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Filed under food, Consulting, Huh?

The Food Business Isn’t Just Food

It’s Foodie Friday and the topic today is business. I know: that’s pretty much the topic every day, but let me explain. I read an article on one of the restaurant sites I frequent that spurred a thought that goes beyond the restaurant business.

Photo by Helloquence

The piece was all about the financial statistics a good restaurateur needs to watch. I’m always surprised when a place with good food in a great location goes out of business but it seems to happen a lot. Sometimes it’s that the chef leaves and things slide downhill but more often than not it’s because the business part of the food business overtakes the food part of the food business.

One needs only to watch an episode or two of the show Restaurant Startup to see how a food business is not especially different from any other startup. I assume what I’m seeing on the show reflects the new restaurant world at large and today’s article confirms that belief. Many of the contestants have no clue about the first, and maybe the most important statistics any startup needs to grasp: Cost Of Goods Sold. In a restaurant, that’s food. In a service business, we usually call it cost of sales. In either case, it’s the cost of producing whatever it is you’re selling. You’d be surprised how many businesses don’t know this number.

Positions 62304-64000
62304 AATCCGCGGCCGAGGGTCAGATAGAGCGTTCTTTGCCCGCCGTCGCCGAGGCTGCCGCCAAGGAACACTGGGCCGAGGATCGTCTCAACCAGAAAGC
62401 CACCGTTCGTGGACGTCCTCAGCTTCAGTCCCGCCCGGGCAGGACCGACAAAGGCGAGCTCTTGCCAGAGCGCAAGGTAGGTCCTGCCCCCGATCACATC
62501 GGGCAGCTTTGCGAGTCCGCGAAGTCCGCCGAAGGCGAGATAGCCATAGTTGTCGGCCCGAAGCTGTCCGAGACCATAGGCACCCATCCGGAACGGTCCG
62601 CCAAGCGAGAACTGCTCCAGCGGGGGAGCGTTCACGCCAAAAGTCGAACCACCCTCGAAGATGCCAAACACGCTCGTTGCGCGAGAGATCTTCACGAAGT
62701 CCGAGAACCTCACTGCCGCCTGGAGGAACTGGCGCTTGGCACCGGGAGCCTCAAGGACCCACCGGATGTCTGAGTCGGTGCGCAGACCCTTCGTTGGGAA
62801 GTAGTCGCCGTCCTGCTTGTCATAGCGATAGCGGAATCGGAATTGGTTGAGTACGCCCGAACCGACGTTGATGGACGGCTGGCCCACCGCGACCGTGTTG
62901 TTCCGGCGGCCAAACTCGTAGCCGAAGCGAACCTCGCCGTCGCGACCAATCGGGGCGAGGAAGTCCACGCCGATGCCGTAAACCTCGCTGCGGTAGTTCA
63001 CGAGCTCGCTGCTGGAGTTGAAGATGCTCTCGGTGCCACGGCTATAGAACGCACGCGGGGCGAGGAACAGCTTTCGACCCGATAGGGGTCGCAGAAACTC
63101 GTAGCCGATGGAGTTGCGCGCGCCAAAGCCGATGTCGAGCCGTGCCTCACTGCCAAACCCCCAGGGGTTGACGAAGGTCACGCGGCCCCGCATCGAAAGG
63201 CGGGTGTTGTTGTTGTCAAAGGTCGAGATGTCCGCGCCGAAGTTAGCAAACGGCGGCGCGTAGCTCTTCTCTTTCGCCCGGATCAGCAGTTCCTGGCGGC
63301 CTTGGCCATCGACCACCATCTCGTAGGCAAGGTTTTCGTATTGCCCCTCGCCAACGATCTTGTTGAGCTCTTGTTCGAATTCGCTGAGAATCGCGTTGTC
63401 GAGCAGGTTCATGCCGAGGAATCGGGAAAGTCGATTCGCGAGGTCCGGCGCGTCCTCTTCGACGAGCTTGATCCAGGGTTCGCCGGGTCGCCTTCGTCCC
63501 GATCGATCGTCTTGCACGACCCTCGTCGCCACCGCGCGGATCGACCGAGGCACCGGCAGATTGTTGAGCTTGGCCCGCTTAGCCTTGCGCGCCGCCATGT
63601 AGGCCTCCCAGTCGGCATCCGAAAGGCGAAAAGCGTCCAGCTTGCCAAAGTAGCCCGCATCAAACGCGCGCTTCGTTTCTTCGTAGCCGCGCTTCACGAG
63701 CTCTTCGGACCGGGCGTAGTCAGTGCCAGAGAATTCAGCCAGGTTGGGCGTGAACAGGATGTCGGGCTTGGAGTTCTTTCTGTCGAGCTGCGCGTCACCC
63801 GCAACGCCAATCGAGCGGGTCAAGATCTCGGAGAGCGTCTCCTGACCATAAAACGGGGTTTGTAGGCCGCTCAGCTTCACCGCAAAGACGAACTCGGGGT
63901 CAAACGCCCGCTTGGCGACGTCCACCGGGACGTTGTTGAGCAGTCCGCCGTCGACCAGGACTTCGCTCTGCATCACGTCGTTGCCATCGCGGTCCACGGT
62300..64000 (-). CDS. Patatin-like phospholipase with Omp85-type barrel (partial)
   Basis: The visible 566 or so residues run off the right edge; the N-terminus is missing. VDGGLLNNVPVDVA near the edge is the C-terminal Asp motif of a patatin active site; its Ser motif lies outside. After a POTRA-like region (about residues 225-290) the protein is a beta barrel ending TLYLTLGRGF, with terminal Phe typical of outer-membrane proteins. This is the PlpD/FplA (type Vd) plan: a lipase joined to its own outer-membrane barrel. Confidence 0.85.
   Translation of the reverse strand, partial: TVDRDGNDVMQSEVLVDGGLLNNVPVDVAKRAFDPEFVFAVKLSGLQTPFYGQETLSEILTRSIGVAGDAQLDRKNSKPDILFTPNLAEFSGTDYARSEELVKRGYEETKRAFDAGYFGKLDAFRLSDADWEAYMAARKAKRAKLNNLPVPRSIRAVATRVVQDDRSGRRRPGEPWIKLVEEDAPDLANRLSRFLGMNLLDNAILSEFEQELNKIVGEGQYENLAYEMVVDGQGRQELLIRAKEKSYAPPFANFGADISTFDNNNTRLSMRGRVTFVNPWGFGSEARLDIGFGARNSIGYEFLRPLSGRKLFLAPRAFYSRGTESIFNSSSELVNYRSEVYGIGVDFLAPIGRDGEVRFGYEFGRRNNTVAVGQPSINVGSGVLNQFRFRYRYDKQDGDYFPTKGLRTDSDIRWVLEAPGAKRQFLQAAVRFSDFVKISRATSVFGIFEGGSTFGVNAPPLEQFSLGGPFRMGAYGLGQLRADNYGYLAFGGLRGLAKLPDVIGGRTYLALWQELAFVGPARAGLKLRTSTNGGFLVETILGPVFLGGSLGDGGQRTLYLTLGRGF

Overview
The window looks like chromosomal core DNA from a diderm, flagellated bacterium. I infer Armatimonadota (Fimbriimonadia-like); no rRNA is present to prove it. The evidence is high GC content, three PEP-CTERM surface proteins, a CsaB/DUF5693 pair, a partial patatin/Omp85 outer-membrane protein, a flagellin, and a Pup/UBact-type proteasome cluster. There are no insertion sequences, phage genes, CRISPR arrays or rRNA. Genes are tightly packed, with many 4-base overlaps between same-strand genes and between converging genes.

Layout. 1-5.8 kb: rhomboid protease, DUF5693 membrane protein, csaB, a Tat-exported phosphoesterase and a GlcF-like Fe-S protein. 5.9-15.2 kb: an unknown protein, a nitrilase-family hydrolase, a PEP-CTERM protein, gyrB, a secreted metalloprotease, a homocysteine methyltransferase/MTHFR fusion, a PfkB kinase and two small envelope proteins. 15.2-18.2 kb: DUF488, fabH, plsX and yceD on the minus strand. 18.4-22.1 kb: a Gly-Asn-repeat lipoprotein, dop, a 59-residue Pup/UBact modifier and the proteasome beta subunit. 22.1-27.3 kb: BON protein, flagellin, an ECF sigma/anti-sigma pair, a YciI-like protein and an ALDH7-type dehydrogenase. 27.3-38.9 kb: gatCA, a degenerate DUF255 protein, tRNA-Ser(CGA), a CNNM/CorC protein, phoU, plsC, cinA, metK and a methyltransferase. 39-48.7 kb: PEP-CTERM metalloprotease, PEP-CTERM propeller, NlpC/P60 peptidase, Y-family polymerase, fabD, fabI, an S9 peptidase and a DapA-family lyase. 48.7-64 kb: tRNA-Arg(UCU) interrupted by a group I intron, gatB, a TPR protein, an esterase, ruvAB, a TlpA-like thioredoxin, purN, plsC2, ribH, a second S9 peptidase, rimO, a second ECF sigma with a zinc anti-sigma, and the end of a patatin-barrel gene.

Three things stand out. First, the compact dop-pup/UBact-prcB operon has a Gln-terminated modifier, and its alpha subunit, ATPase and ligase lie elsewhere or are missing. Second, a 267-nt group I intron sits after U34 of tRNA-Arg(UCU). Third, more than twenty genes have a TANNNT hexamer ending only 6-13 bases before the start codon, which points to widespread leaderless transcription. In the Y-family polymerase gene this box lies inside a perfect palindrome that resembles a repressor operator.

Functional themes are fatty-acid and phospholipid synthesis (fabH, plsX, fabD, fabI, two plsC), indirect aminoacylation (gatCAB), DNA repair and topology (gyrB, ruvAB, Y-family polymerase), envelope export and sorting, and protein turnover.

That number is part of a bigger one called overhead, which includes rent, salaries, services such as accounting and legal, and things like keeping the bathroom clean (your restaurant has one; hopefully, so does your office). These numbers are critical because if you charge too little for what you provide you won’t be in business very long, and you can’t figure that out unless you know your monthly nut.

Once you have the Gross Profit (or Gross Income) number, you can subtract your expenses to get Net Income or Net Profit. Divide that by your sales and suddenly you have a profit margin. That’s something you can use to benchmark your results against other businesses of the same type. In the restaurant business, it’s generally not very big, which is all the more reason why a complete grasp of the numbers is critical. There isn’t a lot of room for error.

I spend a lot of time with my clients on their numbers. It’s not just so that they can present themselves well to potential investors either. Like your web traffic or any other piece of data, they can illuminate a lot and help you make critical decisions. Ignore them at your own peril.

By the way, I’m writing this as a sort of thank you to my late brother who was my CPA and who beat accounting into me many years ago. He passed 5 years ago next week and I miss his guidance and the clicking of his calculator every day.

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What Restaurateurs And Founders Share